Viral videos can be so useful on many fronts, from being an effective marketing device (e.g. Honda – The Cog) to a tool for championing social causes (e.g. KONY 2012). When delivered in a proper manner, viral videos can have a more significant impact to people than being purely a source of entertainment. Before it can do that, it must reach out to as many people as possible via the networking effects of the Internet.
The question is: What qualities must the video have before it becomes viral?
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1. Universal Appeal
Obviously if you want to make your video go viral across the country or even the world, it cannot be something which only you or a small group of people will appreciate or understand. It can’t be funny to one but offensive to another. True, one man’s meat is another man’s poison, so it’s not easy to make a video that’s going to be interpreted the same way across people and cultures.
One such viral video that has been going around since 2007 is one "Charlie Bit My Finger — Again!". At the last check it had 450 million views already! Although it’s a cute one-minute video clip, I don’t exactly see how it managed to hit that number.
Anyway, check out the clip and you’ll see that it’s what I meant by ‘universal appeal’. There’s nothing to dispute over how one interprets the video and it’s definitely not offensive too people from different parts of the world. It’s just plain… cuteness.
2. Short and Simple
Internet users are multi-taskers. This is evident from the way we navigate from one website to another, usually without reading the entire content of the page. When it comes to the Internet where we expect things to be fast, the target audience is usually one who has a short attention span, and not much patience.
A viral video should typically last no longer than three (to five, if you must) minutes. Apart from keeping it brief, the message you’re sending out must be clear. This means making the video simple for anyone to understand (as with #1). When it’s simple, people will more likely share the video on a social media platform like Facebook ensuring that more people will see it.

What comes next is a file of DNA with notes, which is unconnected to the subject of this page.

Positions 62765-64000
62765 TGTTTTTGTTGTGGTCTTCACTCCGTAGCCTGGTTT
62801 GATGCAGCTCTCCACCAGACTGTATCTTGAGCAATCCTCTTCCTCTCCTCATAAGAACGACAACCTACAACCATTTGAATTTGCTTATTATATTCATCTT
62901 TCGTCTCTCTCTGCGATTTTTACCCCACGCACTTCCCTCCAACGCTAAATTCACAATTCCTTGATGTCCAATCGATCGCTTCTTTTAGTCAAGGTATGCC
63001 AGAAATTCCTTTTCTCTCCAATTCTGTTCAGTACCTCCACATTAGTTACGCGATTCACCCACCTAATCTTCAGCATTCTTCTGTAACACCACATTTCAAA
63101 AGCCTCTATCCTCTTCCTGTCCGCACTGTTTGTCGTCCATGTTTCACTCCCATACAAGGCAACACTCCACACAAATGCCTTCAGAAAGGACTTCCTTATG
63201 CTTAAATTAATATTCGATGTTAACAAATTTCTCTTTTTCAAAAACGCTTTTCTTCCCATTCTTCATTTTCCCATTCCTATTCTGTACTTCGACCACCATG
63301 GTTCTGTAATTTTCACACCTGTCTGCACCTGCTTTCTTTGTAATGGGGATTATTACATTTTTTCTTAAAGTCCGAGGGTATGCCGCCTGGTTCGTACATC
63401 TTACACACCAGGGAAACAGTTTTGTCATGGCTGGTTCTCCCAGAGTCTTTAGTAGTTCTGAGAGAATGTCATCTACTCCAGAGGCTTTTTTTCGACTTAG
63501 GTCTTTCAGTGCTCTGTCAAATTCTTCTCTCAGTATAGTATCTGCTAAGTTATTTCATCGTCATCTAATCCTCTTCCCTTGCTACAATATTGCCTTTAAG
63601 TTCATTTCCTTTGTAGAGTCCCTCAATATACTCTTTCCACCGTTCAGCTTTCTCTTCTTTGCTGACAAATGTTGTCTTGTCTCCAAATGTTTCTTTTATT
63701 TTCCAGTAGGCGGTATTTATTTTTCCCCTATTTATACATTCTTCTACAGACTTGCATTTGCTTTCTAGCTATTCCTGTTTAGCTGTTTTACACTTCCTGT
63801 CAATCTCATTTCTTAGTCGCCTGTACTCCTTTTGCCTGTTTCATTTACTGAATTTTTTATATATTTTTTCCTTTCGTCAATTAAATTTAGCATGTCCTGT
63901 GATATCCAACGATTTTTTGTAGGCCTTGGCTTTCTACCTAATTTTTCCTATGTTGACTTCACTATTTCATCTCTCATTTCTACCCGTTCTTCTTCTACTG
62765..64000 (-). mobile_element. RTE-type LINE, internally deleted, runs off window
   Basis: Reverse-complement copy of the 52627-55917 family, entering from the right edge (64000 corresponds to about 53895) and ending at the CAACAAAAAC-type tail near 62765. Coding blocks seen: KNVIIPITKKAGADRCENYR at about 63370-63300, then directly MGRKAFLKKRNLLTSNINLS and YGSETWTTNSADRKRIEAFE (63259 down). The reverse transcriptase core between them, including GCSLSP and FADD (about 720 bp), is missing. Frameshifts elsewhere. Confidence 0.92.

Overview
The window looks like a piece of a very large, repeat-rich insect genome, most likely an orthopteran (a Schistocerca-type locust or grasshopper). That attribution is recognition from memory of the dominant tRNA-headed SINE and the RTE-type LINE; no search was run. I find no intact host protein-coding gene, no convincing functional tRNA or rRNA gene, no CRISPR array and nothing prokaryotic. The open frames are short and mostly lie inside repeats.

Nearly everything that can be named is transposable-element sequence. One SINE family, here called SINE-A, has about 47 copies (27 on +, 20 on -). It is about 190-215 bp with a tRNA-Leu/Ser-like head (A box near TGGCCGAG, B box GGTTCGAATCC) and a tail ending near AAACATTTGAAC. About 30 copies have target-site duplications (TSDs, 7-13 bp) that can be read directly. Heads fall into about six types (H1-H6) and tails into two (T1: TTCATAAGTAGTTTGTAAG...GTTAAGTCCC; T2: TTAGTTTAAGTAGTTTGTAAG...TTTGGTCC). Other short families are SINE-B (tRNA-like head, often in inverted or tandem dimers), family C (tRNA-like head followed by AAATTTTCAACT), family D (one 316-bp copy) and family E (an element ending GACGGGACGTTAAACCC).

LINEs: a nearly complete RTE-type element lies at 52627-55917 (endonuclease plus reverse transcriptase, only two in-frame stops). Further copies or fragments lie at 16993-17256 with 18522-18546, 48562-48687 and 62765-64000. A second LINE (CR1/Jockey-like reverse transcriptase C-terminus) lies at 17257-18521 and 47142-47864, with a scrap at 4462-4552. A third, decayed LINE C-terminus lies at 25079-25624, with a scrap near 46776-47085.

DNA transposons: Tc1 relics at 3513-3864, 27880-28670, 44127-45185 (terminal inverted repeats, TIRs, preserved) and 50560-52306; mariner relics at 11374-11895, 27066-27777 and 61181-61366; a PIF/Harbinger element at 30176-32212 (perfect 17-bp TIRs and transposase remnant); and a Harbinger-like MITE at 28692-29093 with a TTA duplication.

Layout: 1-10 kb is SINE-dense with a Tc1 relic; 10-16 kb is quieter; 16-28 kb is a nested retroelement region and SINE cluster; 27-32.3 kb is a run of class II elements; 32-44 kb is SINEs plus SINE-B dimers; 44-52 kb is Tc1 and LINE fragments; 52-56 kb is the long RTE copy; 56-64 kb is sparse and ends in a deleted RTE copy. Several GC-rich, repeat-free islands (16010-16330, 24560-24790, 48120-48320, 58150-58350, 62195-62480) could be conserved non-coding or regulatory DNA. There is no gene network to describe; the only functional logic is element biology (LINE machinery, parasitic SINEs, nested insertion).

When it’s simple, everyone gets more or less the same message regardless of how they interpret the video. As a result, you get what you want: a viral video that tells what you want to tell.
3. Emotional Content
We humans are emotional creatures. That is why we are naturally drawn to things that arouse our emotions. Videos showing funny babies or pets and angry rants make us feel the same way as they do out of empathy. When we feel the same emotion as what the video portrays, we feel the urge to share it to others and say, "Yes, this is how angry/sad/happy I am". It’s also why heartbroken people tend to share tragic love songs on their Facebook wall.
Jonah Lehrer from Wired wrote an interesting article arguing that emotions aroused by viral videos are what makes them go viral. This is because in the online world, we are less able to express our emotions through words, and we partially compensate for that by creating emoticons.
As a result, images and videos especially that are highly emotional compel us to share them as they can represent and express our emotions better than text and emoticons can ever do. If a picture is worth a thousand words, imagine how many words is a video worth?
Putting some form of ‘Call to Action’ will encourage people to share the video with their friends and turn it viral. It doesn’t have to be a direct call to action. In fact, a subtle call to action works better in some circumstances because it makes us think that we have the freedom to choose to share or not, instead of being arm-twisted into doing it.
A subtle call to action can be exemplified by this video (34 million views) where a North Carolina dad literally shot his daughter’s laptop with his pistol over some disrespectful post she posted. A direct call to action is more clear-cut, much like how the campaign of ‘KONY 2012‘ (90 million views) spelt out the steps viewers have to do to stop Ugandan military leader, Joseph Kony from committing further crime against humanity.
The simplest call to action may also include clicking on a link to a website to check out what message the video is promoting, or even to ask viewers to spread the video.
Remember though that if your video is impactful enough to viewers, they will naturally want to spread it to their friends without being asked to.
5. Identifiable & Relatable
When we share something on our social networking sites, we are actually showing a little piece of ourselves to the rest of the world. If we share quality content, people will see us as having good taste. You can argue that everyone has different taste. True, which is why it is probably got more to do with the identity which we wish to assume through our online profile.
In other words, the video which we are creating ought to be something that your target audience wants to be associated with. This will induce the sharing and spreading of your video to your intended audience.
Some videos are more ubiquitous than others and are thus able to sweep across the online universe easily. These videos are those which people can universally identify with, namely content like humour and pop culture. When you create videos which the vast majority of the online population can relate to, it somehow proliferates because there is a higher chance of people liking it.
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